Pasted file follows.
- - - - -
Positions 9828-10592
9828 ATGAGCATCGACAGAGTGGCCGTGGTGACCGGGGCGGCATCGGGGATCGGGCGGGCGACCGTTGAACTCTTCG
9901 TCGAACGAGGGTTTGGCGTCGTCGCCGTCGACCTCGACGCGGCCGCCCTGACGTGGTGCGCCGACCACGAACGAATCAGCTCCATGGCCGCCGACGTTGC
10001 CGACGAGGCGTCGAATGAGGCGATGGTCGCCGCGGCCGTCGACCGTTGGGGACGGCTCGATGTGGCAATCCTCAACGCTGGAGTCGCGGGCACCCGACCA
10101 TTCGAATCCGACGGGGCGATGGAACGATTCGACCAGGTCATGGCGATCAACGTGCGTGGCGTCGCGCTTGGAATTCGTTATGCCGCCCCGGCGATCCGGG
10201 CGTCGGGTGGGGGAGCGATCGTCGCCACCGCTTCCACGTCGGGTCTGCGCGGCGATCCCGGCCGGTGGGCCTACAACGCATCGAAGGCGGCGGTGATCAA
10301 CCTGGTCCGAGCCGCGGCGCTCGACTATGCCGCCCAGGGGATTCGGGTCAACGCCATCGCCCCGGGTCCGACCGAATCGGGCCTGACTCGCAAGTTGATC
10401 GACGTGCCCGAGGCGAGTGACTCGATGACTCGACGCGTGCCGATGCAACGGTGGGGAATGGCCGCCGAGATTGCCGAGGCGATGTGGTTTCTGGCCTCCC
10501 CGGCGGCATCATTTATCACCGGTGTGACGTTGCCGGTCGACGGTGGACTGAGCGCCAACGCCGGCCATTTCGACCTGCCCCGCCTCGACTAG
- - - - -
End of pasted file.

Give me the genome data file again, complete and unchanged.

Positions 9828-10592
9828 ATGAGCATCGACAGAGTGGCCGTGGTGACCGGGGCGGCATCGGGGATCGGGCGGGCGACCGTTGAACTCTTCG
9901 TCGAACGAGGGTTTGGCGTCGTCGCCGTCGACCTCGACGCGGCCGCCCTGACGTGGTGCGCCGACCACGAACGAATCAGCTCCATGGCCGCCGACGTTGC
10001 CGACGAGGCGTCGAATGAGGCGATGGTCGCCGCGGCCGTCGACCGTTGGGGACGGCTCGATGTGGCAATCCTCAACGCTGGAGTCGCGGGCACCCGACCA
10101 TTCGAATCCGACGGGGCGATGGAACGATTCGACCAGGTCATGGCGATCAACGTGCGTGGCGTCGCGCTTGGAATTCGTTATGCCGCCCCGGCGATCCGGG
10201 CGTCGGGTGGGGGAGCGATCGTCGCCACCGCTTCCACGTCGGGTCTGCGCGGCGATCCCGGCCGGTGGGCCTACAACGCATCGAAGGCGGCGGTGATCAA
10301 CCTGGTCCGAGCCGCGGCGCTCGACTATGCCGCCCAGGGGATTCGGGTCAACGCCATCGCCCCGGGTCCGACCGAATCGGGCCTGACTCGCAAGTTGATC
10401 GACGTGCCCGAGGCGAGTGACTCGATGACTCGACGCGTGCCGATGCAACGGTGGGGAATGGCCGCCGAGATTGCCGAGGCGATGTGGTTTCTGGCCTCCC
10501 CGGCGGCATCATTTATCACCGGTGTGACGTTGCCGGTCGACGGTGGACTGAGCGCCAACGCCGGCCATTTCGACCTGCCCCGCCTCGACTAG